Potomac: 100 Women Who Care

Potomac: 100 Women Who Care

Raising funds locally for local needs.

Jill Lavin, Susan Jaffe, Betsy Gorgei, Make A Wish representative Samantha Zipp Dowd, Linda Mathuran and Louise Brophy.

Jill Lavin, Susan Jaffe, Betsy Gorgei, Make A Wish representative Samantha Zipp Dowd, Linda Mathuran and Louise Brophy. Photo Contributed

See a problem – solve a problem. That’s how the “100 Women Who Care” movement started.

Karen Dunigan learned that new mothers were bringing their babies home and could not afford a proper crib. The babies were sleeping in boxes, dresser drawers or on the mother’s own beds. Dunigan began thinking about the need and realized she needed $10,000 to purchase cribs, mattresses and blankets. She knew there had to be a quick way to fundraise in her community and then she had a brainstorm. She would find 100 women who would each give $100 for her project. She made the phone calls, scheduled a meeting, and in one hour, she has raised $12,800 to supply new moms with the simplest need: a crib.

Dunigan recognized she was onto something special and she founded the first 100+ Women Who Care Chapter and scheduled quarterly meetings. The rules were simple: any member could present a need in the community, the need had to be immediate and the money had to remain local. The idea was that a worthy cause benefits many in the community — and that 100 or more people coming together in a room could provide a force for doing good work while lifting others up.

There are now more than 350 chapters throughout the world that include women, men and kids. The first chapter in Lower Montgomery County has recently been created by four Potomac women — and they are seeking new members.

One of the founding members, Linda Mathuran, said, “I was visiting my sister who was attending a meeting of her chapter. She told me about 100 Women Who Care — when I Googled it, I saw that there are a lot of chapters and I also found a lot of support in starting one here. There are a lot of helpful resources listed on the website too. Once I mentioned it to Jill Lavin, Louise Brophy and Susan Jaffe, they were immediately on board — and now we are up to 47 members and trying to get to 100 or more. It’s such a no-brainer. We are giving to wonderful local organizations where our donations are truly needed and will be used locally to help people right here in our communities.”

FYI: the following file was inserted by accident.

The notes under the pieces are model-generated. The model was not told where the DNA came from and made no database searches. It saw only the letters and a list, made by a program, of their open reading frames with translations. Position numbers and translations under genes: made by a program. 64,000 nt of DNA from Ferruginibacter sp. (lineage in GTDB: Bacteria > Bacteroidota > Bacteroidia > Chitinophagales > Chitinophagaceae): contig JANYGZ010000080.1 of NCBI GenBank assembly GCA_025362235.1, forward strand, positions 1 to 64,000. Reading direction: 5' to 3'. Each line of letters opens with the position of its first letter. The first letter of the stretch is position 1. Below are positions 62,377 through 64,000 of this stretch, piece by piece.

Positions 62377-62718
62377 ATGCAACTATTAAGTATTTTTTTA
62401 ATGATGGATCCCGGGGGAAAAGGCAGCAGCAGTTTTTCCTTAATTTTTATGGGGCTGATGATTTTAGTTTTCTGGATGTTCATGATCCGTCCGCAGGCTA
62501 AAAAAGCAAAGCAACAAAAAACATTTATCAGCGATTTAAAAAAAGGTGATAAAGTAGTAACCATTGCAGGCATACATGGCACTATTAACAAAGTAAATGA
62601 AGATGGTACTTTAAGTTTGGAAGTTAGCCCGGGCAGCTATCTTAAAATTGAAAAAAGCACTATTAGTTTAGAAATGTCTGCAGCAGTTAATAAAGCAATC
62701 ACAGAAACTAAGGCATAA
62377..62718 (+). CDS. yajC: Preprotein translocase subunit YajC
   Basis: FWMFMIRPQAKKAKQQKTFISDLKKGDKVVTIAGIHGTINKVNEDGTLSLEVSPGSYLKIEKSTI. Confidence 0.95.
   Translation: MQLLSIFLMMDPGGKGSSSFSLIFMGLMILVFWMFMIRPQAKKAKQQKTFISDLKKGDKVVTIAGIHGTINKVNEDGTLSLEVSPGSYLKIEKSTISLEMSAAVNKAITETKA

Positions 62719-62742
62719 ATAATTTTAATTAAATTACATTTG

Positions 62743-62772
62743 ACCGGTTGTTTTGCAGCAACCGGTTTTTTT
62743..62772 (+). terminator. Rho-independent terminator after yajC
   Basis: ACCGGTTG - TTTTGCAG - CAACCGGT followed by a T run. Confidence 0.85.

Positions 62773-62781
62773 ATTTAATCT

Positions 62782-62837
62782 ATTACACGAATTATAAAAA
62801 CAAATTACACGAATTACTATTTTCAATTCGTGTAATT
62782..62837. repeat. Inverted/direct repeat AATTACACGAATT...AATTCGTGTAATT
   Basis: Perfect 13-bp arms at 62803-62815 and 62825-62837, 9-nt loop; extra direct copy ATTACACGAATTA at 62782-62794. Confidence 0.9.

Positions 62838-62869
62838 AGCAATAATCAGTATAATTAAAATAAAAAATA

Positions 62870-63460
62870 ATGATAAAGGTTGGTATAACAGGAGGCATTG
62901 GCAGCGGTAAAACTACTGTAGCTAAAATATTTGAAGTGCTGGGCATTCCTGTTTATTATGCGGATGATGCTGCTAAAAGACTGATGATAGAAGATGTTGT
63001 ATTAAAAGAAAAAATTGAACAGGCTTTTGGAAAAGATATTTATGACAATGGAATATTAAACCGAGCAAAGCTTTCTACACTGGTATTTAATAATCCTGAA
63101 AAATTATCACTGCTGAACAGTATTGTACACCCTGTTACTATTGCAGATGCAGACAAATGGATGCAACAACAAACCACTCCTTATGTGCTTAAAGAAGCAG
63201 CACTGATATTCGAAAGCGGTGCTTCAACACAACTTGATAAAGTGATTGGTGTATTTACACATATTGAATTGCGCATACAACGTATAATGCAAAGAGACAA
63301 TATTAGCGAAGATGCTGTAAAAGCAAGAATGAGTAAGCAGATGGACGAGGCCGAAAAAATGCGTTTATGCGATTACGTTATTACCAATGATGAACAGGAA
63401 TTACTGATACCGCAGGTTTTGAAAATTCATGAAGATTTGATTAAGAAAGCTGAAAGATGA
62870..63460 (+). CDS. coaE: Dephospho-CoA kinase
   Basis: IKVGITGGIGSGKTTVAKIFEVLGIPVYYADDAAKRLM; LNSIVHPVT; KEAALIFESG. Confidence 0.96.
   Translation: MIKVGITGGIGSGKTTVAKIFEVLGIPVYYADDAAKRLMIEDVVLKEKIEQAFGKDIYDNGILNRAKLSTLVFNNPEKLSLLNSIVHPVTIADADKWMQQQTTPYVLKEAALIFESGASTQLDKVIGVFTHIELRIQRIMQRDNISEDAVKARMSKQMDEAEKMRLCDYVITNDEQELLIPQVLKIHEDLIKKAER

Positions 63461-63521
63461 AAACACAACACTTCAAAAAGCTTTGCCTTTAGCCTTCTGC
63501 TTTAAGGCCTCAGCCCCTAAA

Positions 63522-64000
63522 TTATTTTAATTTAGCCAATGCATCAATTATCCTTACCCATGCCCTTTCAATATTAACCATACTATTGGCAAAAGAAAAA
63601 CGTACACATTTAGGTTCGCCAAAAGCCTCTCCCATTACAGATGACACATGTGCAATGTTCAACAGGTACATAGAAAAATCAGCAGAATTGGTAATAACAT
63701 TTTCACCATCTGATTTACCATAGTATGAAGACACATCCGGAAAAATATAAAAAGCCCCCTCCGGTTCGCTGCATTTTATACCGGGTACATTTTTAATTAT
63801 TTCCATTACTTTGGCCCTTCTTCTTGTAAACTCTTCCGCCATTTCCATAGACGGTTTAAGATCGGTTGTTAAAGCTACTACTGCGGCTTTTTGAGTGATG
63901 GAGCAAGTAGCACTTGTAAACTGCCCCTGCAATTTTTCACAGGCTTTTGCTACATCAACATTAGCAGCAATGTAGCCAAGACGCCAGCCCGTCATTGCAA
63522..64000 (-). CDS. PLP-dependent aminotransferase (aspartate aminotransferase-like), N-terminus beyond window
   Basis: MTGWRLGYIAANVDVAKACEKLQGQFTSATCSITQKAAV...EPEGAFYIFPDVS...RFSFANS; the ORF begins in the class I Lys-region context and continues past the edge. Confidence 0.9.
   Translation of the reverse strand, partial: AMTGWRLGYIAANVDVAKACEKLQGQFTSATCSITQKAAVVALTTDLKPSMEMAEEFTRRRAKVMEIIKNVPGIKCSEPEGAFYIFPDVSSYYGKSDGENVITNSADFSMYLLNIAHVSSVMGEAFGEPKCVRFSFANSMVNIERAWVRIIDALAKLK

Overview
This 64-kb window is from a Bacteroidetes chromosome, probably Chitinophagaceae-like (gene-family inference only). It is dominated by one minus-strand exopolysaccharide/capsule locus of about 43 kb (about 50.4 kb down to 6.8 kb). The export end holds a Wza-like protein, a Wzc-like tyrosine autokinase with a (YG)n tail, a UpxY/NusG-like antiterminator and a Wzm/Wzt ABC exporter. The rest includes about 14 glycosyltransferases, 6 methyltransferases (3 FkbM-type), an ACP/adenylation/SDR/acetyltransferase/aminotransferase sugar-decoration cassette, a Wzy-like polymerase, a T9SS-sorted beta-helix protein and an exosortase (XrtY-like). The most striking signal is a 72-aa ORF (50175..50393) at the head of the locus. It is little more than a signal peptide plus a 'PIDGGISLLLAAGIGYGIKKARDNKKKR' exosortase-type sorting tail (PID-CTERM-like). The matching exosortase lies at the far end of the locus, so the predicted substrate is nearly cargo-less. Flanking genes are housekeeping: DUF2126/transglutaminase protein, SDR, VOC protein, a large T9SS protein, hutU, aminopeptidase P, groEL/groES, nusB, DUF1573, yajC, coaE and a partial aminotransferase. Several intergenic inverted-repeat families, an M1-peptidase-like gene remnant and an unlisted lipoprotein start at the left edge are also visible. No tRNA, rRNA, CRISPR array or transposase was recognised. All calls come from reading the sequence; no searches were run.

The Lower Montgomery County Chapter of 100 Women Who Care held their first meeting in July at the Potomac Library. Mathuran, Lavin, Brophy and Jaffe were the initiators — and about 30 women came to the meeting, even though it was a rainy, stormy evening. The group listened to presentations by three charities, and chose the Make-A-Wish, Montgomery County as its first charity. Women who are members may make presentations about favorite local charities or representatives from charities are invited to make a short presentation about how they will use the donated funds from this group.

“Everyone at our last meeting was impressed and moved by the charity presentations,” Mathuran said.

Lavin added, “How can you resist joining? It’s all for the good. I also like that we learn about three charities that are doing really meaningful work in our community — and it’s only held four times a year for a hour each time.”

At the second meeting in October, the group chose to donate to Montgomery Kids, an organization that helps to support the needs of children in the welfare system with services and opportunities that are not available to them through the system. They might provide ballet, art or piano lessons or funds to join a sports team — those extras that youngsters deserve to have a chance to participate in but often cannot because their family cannot afford it.

The next meeting will be held on Dec. 7 at 7 p.m. at the River Falls Club House in Potomac. New members are welcome to attend. To RSVP or to learn more about 100 Women Who Care, contact Mathuran through email at wwcmontgomery@gmail.com.